We anonymously surveyed UK and Ireland HGV drivers about the frequency they carry out walkaround checks. Such checks are part of the commitment an operator makes in order to receive a license and an important part of ongoing compliance. But it’s actually drivers who are responsible for the state of the vehicle they drive.
So walkaround checks should be a part of every driver’s pre-journey routine. But, it seems all too frequently they are missed. And at what cost?
We surveyed over 500 UK and Ireland based drivers, asking how often they carry out daily walkaround checks. Somewhat shockingly almost 40% (39.3%) of drivers responded ‘I never do checks’, with a further 15.8% saying they rarely complete checks.
So, over half of those surveyed (55.1%) do not regularly carry out the walkaround checks which are their responsibility.
Just 29.4% of drivers told us that they always complete checks, with 15.5% saying they usually do them.
Completing daily checks means drivers and fleet operators are constantly aware of, and up to date with, the state of their vehicle(s). The DVSA report that 85% of lorry defects can be picked up during a walkaround check. Very often these defects are quickly and inexpensively solved.
But leaving the depot with a defective vehicle is storing up trouble – and in many cases, danger. Problems don’t disappear on their own and driving a vehicle that isn’t fully functional is putting the driver, the operator and other road users at risk.
Although most vehicles on our roads are safe, sadly there are many which are a liability. In 2019, the DVSA caught 38,712 serious defects and traffic offences on UK roads. Many of these led to fines, prosecutions, and other sanctions. Many would have been avoided with a simple check. Inspectors and enforcement personnel will also demand evidence of regular checks which have been adequately carried out.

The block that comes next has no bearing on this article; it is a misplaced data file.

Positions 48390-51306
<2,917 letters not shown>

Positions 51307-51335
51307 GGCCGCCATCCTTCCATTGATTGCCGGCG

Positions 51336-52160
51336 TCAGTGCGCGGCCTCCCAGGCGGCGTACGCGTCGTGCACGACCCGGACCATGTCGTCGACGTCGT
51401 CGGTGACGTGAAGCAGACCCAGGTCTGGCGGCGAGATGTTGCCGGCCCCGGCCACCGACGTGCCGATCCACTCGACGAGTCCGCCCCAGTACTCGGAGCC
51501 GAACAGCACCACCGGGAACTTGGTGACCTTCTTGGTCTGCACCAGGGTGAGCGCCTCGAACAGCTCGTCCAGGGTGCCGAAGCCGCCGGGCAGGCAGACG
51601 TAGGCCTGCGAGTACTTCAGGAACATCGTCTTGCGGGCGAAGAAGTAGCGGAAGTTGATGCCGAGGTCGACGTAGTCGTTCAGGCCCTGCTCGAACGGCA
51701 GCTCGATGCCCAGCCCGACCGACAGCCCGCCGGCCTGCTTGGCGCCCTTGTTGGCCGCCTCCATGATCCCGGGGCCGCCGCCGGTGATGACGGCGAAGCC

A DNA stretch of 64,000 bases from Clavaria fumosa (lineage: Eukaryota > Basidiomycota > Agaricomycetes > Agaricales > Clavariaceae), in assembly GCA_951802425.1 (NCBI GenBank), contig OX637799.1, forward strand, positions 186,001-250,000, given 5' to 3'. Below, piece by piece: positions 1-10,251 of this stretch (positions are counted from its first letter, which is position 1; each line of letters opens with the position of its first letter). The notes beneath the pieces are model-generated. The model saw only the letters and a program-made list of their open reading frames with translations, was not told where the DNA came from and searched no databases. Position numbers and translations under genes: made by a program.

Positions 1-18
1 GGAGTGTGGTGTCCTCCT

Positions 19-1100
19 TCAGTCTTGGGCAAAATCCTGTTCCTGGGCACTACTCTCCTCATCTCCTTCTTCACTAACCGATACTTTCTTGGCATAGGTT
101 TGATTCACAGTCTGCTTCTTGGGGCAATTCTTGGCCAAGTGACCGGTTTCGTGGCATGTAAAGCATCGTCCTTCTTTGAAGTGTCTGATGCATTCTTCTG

Whilst not all defects are as bad as those in the DVSA Inspectors’ ‘dishonours list’, driving a defective or unsafe HGV can have serious consequences. Drivers can receive an unlimited fine and even a prison sentence for using an HGV in a dangerous condition. Clearly, vehicles in such a state haven’t been checked regularly and will require significant and expensive repair.
Thorough checks may seem pointless to drivers who feel they know their vehicles inside out. Drivers may feel they’re on a tight schedule and the check is an unnecessary delay. But even when the same driver takes the vehicle out consecutive days, checks should be completed. One driver told us that he takes this responsibility seriously: “I always do checks. I’m the only person who drives the truck but make sure it’s all in order.”
For drivers who change between vehicles, something as simple as checking and recording the height of a vehicle means avoiding being one of around 2000 bridge strikes each year. Checking tyres makes dangerous blowouts less likely, checking fluids minimises breakdown risk. It’s not rocket science. But it’s important.
There are many tools and systems to ensure drivers understand the importance of checks and take responsibility for doing them to a high standard. There’s also an important responsibility for operators to ensure systems are in place for defect reporting and rectifying. All responsible HGV operators will want their drivers to be in the ‘I always complete’ checks category.
In the event of an accident, incident, or being pulled over by an enforcement agency, evidence of adequate walkaround vehicle checks will be sought. Lack of evidence could lead to insurance issues in the event of a claim or pay-out. In this circumstance, both the driver and the operator can be liable.
In our next blog, we’ll discuss more research on the processes HGV operators use to ensure walkaround vehicle checks are implemented and recorded, and look at the benefits of a robust and carefully managed process.